The interesting part of this whole discussion was the innocent ignorance of a child mind which has its preferences totally internalized. There is nothing outside the self which decides the preference. It is a curious thing to know how slowly society creeps in. Her idea of being a butterfly is not because that makes her better than her classmates but simply because the idea is inherently so beautiful, just as she earlier found the pinkie pig with red nose beautiful.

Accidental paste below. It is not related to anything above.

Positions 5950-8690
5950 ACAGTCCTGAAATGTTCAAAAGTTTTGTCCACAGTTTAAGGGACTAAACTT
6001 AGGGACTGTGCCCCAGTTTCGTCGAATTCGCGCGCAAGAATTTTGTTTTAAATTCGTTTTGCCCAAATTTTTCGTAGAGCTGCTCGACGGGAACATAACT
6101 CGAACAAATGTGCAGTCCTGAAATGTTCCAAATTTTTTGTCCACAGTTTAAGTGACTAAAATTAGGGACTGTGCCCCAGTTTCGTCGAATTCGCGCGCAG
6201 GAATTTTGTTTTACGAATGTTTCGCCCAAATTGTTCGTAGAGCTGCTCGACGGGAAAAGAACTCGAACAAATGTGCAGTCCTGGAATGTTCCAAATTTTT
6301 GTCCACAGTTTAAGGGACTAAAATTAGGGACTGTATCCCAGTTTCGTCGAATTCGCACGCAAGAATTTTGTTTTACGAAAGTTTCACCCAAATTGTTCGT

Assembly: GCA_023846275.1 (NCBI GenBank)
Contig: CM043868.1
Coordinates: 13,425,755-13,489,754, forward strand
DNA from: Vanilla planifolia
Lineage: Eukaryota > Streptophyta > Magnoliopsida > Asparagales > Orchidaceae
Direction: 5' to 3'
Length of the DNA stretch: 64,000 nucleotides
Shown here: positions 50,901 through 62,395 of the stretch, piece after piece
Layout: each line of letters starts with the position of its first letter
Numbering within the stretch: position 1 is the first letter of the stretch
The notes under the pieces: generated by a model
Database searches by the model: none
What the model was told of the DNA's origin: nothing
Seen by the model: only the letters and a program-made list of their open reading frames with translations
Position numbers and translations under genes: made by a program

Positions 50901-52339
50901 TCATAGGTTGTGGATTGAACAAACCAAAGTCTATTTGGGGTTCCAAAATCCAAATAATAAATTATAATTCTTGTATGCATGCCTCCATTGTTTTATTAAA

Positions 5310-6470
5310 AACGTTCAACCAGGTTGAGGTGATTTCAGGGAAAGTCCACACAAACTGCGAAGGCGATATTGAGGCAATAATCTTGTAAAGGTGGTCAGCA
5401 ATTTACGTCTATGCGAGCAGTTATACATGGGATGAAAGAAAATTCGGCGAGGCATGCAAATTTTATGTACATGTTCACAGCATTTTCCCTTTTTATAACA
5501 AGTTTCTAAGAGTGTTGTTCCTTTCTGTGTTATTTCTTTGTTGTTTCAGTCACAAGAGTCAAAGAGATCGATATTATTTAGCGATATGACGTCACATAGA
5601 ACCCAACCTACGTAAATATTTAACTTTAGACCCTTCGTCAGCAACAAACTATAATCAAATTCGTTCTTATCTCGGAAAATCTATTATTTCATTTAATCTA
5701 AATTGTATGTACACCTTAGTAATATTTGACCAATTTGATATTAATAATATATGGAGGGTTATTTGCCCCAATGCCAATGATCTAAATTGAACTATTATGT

Somewhere down the line, society will step in as a friend, eventually taking control of whole of the psyche, deciding what is best for the individual, and the individual subjugating his own wishes, gives in , and the life goes chasing the goals which society tells us to chase. We are the dogs which runs to catch the ball thrown by the society. A parent's job is not merely to protect the child from the obvious dangers of life, but to protect from the corruption of the young and open mind by the influence of the society. Who decides whether studying Engineering is better than Arts, and Medical better than Commerce. We complain that the society has not livelihood options in streams other than the typical middle class Indian destination of Engineering and Medical, and we start early in the child's life trading the dreams for convention, but choosing "right" kind of school which will mass produce a successful human being. But then is it not where we get it all wrong, letting our own mediocrity stand in way of innocent excellence which every child is born with. Every child carries with him or her a promise which his or her being has made to nature, a bond, a commitment to be the best that is possible for her to be. We, on the basis of borrowed wisdom from the dead statistics decide that there is no future in Humanities, but then ask Vikram Seth, ask Dickens, Oscar Wilde, were they not successful in humanities. Yes they are far and few, but then could it not be because, those far and few could understand and commit to the promise their being had made to the nature, and stay committed to the effort required to realize that promise. It is excellence that counts, and it simply stems from the love of the work that you do. If only we could have the courage to make our living out of it. It takes courage to muster the courage for your child, the courage which abandoned us in our own time of need. It takes courage when every next parent questions your parenting, every eye looks at you in an accusatory tone of voice and you have to stay steadfast to keep re-enforcing it to your child that is it Love of occupation, which leads to extraordinary efforts being put in the same by the individual and it is extraordinary effort which leads to eventual excellence. That excellence itself will ensure the sustenance even to a degree of success on the scale which your next door parent will approve of. I do understand Engineering, being an engineer myself, understand business, being into it little bit of writing, can understand some bit of it. But then, I have never danced, have never learnt how to swim, the patience and courage will be needed when my child comes to me someday and tells me that she wants to be a swimmer or join a ballet. I want to have a degree of level headedness to treat her desire to excell in her chosen area with the same love and affection with which I would support her if she were to pursue the vocation which I consider less risky based on my own life experience. It is important that she does not have to wait till it is too close to finally hear the faint calling which keeps on echoing in her tiny heart. I hope she will hear it, realize it, embrace it with a long life at hand to work on it and eventually cherish the fruits of that act of courage.It is important for us as parents to learn from our child that in the scheme of things which we call life, being a Pinkie Pig is as important as being a Fairy, as long as you can pour your heart into it.